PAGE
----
Ensemble Theatre Company Presents ‘The City of Conversation’

Play Exemplifies Unsettling Notion of Impossibility of Bipartisan Cooperation

David Bazemore

Ensemble Theatre Company presents The City of Conversation, Anthony Giardina’s play about family and politics, directed by Cameron Watson. The play tracks the relationship between liberal political influencer Hester Ferris (Sharon Lawrence) and her son, Colin (Matthew Grondin), who converts to Republicanism and marries Anna (Sally Hughes), an ambitious Reaganite looking to break into politics.

It’s a chatty play — most of the information about the characters and their universe is conveyed through dialogue rather than physicality or emotionality. Much of that “conversation” is political bickering between Hester, Colin, and Anna, who are unwilling to yield their positions, even at the expense of their relationship. Sharon Lawrence is appealing as savvy, snobby Hester, but in general, the characters’ WASP-y repression impedes their potential to connect with the audience (especially when most of the cast has very little to do).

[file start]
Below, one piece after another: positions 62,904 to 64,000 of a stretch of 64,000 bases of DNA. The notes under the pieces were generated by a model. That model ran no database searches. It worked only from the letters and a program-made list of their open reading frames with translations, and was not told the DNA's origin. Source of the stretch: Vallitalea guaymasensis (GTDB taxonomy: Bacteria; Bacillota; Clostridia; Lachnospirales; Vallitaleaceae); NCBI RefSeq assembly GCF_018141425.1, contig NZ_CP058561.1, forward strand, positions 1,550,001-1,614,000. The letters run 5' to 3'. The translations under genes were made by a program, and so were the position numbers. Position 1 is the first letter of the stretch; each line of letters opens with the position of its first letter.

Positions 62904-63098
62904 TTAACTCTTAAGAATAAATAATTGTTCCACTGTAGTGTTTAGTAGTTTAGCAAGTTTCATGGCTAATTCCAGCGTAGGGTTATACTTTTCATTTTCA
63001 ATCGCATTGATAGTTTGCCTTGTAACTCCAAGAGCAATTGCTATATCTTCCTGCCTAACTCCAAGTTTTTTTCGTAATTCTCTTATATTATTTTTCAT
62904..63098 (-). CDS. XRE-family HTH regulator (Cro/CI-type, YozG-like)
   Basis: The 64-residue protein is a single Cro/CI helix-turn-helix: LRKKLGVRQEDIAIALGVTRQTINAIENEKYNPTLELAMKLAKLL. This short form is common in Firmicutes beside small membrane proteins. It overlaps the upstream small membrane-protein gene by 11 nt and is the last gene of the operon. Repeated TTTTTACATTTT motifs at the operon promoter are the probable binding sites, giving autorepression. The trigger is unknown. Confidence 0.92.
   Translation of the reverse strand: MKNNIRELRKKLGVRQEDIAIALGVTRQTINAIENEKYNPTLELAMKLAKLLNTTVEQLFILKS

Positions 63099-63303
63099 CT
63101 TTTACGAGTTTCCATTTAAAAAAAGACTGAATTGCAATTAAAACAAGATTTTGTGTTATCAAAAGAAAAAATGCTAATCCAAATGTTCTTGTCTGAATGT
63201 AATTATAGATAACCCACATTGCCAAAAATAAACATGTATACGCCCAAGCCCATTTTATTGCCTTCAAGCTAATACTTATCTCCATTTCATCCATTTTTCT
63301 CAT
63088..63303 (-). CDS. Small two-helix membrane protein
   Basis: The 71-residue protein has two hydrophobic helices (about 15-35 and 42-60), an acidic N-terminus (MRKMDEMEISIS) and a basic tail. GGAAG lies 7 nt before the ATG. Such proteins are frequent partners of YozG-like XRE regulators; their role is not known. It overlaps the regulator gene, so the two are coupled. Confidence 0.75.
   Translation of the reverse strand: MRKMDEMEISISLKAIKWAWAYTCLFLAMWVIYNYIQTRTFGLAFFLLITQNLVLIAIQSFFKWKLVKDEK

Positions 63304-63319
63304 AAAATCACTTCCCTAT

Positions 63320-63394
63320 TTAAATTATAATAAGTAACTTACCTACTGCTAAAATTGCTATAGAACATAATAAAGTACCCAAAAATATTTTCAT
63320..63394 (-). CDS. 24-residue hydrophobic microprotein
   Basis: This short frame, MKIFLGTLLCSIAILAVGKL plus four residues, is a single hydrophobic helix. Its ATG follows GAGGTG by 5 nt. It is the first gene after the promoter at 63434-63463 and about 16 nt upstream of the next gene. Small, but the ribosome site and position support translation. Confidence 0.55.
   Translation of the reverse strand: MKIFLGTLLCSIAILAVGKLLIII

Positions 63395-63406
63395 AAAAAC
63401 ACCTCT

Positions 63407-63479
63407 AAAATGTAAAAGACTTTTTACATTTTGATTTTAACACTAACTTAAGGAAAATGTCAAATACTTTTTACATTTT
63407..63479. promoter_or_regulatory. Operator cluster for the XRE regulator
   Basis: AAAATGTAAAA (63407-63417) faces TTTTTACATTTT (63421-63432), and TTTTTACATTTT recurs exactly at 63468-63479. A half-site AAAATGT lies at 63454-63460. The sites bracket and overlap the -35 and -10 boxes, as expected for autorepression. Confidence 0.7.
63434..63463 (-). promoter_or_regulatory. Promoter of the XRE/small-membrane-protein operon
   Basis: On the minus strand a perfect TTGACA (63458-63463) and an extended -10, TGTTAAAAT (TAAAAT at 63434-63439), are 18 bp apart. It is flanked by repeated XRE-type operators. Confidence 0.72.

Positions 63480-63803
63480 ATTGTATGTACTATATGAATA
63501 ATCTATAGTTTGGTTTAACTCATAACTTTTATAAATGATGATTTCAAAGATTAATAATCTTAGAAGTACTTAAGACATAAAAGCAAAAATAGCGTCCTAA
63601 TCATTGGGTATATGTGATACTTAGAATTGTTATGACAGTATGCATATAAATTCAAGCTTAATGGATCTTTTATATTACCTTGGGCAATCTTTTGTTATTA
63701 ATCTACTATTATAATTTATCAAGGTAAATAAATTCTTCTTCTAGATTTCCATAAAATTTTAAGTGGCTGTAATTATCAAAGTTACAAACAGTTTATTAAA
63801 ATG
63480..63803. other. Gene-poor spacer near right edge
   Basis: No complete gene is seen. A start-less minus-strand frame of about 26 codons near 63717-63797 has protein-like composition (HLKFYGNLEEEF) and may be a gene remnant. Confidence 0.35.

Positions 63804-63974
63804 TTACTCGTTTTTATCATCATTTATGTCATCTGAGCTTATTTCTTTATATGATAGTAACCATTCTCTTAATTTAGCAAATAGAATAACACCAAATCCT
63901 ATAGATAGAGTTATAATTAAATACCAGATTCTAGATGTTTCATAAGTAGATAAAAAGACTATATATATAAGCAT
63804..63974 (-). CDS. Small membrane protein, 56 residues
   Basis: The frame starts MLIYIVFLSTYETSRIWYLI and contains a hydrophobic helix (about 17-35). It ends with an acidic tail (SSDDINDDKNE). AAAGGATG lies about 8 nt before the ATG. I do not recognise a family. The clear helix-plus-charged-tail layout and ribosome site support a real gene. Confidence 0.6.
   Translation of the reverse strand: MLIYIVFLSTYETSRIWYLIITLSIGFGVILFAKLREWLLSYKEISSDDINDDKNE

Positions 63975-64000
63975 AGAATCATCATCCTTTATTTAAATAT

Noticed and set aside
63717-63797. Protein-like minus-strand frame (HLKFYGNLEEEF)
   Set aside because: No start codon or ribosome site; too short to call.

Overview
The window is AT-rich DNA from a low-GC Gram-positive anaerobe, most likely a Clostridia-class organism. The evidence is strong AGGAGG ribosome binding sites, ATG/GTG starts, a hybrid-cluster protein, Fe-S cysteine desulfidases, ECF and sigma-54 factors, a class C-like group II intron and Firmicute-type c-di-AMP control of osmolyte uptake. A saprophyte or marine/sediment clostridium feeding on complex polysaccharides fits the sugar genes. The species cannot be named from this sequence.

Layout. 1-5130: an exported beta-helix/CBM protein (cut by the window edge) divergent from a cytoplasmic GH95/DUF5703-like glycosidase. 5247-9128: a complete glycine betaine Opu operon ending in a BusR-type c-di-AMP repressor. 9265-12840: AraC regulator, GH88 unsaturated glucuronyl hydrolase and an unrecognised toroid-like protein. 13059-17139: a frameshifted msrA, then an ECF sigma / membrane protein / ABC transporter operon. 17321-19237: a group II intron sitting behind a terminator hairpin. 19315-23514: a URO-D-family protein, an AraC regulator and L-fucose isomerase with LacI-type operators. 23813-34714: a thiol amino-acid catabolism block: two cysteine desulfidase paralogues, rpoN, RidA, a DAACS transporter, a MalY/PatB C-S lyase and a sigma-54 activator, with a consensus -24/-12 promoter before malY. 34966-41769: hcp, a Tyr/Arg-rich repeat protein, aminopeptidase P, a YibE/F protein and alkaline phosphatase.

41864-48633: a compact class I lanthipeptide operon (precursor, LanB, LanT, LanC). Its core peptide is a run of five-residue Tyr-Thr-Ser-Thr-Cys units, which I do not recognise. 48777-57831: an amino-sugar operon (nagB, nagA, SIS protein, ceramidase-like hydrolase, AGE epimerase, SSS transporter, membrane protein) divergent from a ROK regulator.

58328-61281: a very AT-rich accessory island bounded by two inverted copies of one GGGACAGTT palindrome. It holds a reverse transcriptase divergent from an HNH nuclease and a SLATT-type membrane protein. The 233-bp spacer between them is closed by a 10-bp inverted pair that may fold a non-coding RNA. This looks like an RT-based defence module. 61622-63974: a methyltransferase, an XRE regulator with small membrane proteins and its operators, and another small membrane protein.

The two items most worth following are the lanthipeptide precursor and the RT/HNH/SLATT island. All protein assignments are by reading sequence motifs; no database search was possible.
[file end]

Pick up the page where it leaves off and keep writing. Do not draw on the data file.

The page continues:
The play takes place over several decades, and introduces three generations of Ferrises, but too little time is spent with the characters in each scenario to explore them in-depth, making the narrative feel superficial. The City of Conversation concludes with Obama’s inauguration in 2009, but the imparted jubilation at the triumph of the liberal agenda plays differently to a post-Obama audience that knows just how far right the pendulum swings at the end of Obama’s term. The City of Conversation lacks luster and exemplifies the unsettling notion of the impossibility of bipartisan cooperation, even among family members.

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